Sunday, February 05, 2012


I have read and heard numerous commentators and Democratic officials decry the 2010 Supreme Court's First Amendment decision in Citizens United v. Federal Election Commission which unleashed Super PAC's funded by large corporations and billionaires on electoral campaigns. They claim that we need a constitutional amendment to right this grievous wrong done to our democracy. They are wrong. Effective campaign reform can be accomplished without doing any damage to the First Amendment's guarantee of freedom of speech. First, define every private contribution to any candidate for federal office as a bribe and every request for funds, goods, or services from a candidate as a solicitation of a bribe. After all, a massive bribe is exactly what occurs when a trade group hosts a thousand dollar a plate fund raising event for a Senator or a Congressman. When a president can rent out the Lincoln bedroom for hundreds of thousand in campaign contributions, that's not democracy at work- it's bribe-ocracy. Public financing can and must replace every private contribution, freeing up those elected to do the public's business to actually do the public's business without fear of losing millions with a vote that might offend special interests like big oil, drug companies, banks, or insurance companies.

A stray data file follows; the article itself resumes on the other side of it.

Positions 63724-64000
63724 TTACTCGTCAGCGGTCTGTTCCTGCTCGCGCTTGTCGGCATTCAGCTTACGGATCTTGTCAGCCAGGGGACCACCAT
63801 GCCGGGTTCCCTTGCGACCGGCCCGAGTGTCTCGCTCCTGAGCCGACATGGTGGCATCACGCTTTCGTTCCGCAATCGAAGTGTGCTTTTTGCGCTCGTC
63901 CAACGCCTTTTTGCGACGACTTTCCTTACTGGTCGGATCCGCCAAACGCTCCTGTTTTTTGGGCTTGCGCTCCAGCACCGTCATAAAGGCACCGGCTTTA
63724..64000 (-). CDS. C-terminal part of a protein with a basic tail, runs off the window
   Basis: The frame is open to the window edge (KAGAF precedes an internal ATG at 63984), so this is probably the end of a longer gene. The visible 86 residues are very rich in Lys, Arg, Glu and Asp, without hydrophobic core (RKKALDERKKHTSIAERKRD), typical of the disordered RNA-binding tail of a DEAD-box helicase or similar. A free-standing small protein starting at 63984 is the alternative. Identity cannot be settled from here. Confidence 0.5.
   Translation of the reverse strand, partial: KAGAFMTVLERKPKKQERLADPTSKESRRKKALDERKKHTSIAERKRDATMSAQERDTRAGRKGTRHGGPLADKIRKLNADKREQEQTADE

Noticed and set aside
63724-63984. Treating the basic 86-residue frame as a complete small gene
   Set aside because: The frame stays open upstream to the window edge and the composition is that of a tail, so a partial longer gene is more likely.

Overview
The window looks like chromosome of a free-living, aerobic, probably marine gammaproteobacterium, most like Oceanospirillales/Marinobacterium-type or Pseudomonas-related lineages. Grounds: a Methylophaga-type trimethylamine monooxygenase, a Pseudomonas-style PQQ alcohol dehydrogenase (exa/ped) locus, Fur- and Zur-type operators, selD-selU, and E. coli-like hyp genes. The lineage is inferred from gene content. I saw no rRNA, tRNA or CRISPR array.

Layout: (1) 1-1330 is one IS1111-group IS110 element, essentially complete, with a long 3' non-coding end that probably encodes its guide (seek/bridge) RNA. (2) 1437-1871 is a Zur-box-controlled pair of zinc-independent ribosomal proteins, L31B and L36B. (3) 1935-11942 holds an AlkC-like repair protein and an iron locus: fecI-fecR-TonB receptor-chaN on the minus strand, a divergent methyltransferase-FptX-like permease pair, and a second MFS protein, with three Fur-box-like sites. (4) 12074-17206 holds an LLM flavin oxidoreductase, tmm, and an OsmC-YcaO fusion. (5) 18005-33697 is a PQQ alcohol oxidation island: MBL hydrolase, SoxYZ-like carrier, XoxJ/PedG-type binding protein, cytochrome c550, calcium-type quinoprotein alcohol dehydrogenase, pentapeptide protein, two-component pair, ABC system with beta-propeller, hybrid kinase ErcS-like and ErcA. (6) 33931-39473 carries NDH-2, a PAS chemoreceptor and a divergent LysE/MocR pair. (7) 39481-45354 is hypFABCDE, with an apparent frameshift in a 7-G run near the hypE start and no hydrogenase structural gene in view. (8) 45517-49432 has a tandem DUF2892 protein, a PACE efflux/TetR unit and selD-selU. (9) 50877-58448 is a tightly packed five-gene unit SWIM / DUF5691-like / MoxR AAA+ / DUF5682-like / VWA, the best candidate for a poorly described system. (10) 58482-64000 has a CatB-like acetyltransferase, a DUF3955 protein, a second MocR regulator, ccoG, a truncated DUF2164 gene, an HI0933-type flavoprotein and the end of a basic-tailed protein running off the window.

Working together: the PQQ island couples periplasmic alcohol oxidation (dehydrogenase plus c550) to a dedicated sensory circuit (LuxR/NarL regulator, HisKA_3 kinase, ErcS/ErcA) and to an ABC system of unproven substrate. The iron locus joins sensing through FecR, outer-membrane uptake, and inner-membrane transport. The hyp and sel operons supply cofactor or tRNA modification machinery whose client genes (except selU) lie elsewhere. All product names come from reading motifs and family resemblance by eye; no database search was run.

As for toxic television attack ads which the Citizens United decision supposedly has inflicted on an innocent public-- the First Amendment won't let us curtail them, but we can make them virtually useless to those who have paid for them. Any attack radio or tv ad submitted for broadcast by anybody- candidate or Politcal Action Committee-- will not be aired for at least two weeks, giving public interest groups and the attacked candidate a chance to preview them. The attackee will be permitted to record a response that will be twice as long, free of charge, which will air immediately following the first ad. Doing this does no damage to the First Amendment; it simply means that vicious lies-- like the attack ads in Georgia's 2002 Senate race that compared incumbent Democrat Max Cleland to Saddam Hussein-- could be immediately followed by an outraged response in which the the smeared candidate would be given the opportunity to set the record straight. In effect, every million dollars of air time paid for by the superwealthy will be a donation of two million dollars worth of free air time to the person being smeared. I doubt that unfair attack ads would survive in this environment.


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